I have thought long on whether I should respond or not. Given the present struggles of a number of groups on many issues which I consider crucial I believe it is necessary.
Leaving aside the serious misrepresentations on, amongst others, what Lenin had said on the national question, I will simply reserve my comments for now on their insistence that “One Namibia, One Nation” was and is the correct slogan for Namibia.
Let me begin by saying that I believe a socialism which has no consonance with the actual history of peoples cannot be a proper socialist theory.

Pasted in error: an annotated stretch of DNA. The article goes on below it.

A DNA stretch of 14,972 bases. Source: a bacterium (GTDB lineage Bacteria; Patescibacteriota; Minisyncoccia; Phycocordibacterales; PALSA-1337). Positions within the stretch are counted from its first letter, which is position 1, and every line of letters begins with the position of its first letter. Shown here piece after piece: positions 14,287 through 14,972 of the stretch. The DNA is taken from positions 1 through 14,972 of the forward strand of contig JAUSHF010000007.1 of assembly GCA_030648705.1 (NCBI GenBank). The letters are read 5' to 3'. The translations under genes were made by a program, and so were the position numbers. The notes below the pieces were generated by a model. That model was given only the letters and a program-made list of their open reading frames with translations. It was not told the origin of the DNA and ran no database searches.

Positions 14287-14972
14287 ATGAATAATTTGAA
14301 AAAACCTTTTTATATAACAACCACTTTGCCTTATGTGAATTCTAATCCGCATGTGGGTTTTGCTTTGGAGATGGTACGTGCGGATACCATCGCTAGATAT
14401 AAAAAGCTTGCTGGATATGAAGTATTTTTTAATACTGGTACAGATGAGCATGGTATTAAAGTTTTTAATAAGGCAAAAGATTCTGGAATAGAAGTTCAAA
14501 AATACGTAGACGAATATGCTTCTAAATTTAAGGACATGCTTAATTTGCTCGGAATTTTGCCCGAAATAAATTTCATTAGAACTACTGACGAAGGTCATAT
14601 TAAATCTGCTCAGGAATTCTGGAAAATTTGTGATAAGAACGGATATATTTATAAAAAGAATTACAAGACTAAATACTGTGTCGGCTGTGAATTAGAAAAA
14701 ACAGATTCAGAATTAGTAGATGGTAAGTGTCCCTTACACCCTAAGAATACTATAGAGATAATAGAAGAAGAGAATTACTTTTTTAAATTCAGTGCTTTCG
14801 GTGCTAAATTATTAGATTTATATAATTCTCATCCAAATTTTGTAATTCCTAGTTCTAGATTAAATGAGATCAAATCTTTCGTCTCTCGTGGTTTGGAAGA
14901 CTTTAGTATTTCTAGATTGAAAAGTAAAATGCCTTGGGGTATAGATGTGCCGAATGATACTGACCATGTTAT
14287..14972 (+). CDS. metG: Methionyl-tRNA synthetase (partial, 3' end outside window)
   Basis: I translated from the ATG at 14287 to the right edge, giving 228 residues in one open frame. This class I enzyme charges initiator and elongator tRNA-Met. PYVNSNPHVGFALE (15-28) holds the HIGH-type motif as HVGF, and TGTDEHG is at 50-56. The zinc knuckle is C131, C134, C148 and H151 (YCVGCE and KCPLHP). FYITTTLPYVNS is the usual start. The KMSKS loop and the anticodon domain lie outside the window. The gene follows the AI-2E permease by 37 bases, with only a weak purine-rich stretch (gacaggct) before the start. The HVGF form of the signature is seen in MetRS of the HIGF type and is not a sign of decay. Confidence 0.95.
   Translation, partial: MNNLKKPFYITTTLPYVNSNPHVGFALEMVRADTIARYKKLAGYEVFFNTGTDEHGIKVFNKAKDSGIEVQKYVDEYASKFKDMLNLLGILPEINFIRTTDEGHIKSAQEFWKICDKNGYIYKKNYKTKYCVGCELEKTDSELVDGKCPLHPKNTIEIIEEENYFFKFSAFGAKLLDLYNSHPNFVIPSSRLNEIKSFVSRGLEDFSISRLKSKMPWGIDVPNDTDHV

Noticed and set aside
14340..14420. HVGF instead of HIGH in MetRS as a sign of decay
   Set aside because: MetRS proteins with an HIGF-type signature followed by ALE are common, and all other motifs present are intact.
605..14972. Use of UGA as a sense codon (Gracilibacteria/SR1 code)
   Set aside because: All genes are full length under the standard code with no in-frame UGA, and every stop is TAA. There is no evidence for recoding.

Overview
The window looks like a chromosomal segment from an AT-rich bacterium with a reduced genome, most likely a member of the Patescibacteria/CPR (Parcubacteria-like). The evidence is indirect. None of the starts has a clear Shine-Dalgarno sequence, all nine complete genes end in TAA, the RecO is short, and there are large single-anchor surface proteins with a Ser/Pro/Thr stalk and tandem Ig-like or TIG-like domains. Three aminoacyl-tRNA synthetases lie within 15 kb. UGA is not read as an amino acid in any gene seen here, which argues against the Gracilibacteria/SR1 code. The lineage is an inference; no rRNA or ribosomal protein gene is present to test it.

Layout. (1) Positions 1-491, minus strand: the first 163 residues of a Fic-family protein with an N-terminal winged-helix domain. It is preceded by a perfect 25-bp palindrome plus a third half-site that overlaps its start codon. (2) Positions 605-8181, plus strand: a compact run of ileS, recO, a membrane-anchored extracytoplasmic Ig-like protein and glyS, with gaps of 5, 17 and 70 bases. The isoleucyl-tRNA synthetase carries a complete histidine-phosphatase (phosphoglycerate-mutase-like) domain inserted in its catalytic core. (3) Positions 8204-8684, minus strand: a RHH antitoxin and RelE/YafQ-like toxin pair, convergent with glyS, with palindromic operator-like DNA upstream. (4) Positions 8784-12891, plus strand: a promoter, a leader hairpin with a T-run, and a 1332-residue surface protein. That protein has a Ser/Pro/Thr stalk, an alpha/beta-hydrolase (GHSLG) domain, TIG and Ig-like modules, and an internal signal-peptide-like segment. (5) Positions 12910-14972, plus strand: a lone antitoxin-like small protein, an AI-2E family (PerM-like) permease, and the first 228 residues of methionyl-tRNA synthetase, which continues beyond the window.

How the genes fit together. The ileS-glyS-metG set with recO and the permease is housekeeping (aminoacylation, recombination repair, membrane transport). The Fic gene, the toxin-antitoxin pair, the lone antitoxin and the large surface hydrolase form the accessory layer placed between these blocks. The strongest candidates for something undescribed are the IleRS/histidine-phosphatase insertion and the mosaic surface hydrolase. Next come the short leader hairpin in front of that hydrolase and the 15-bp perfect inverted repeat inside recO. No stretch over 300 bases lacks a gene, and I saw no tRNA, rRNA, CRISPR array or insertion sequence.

The slogan “One Namibia One Nation” linked with “The People is SWAPO and SWAPO is the People” (note the singular tense) was brandished shortly after SWAPO was declared “Sole and Authentic Representative of the Namibian People” by the United Nations, the “Five Western Powers” and the “Communist” countries in the beginning of 1971.
On 13 November 1970 the various groups including SWANU, SWAPO, NUDO, The Herero, Nama, Baster and Damara nations had formed the National Convention in Rehoboth as a united front to fight for independence. The said declaration was clearly to disrupt the Namibian peoples’ attempt at a united front. It was a clear declaration against the right to self-determination of the Namibian People.
After the General Strike in 1971/72 against the terrible Contract Labour System, and public floggings resulting thereafter, four thousand youth fled the country and swelled the ranks of external SWAPO.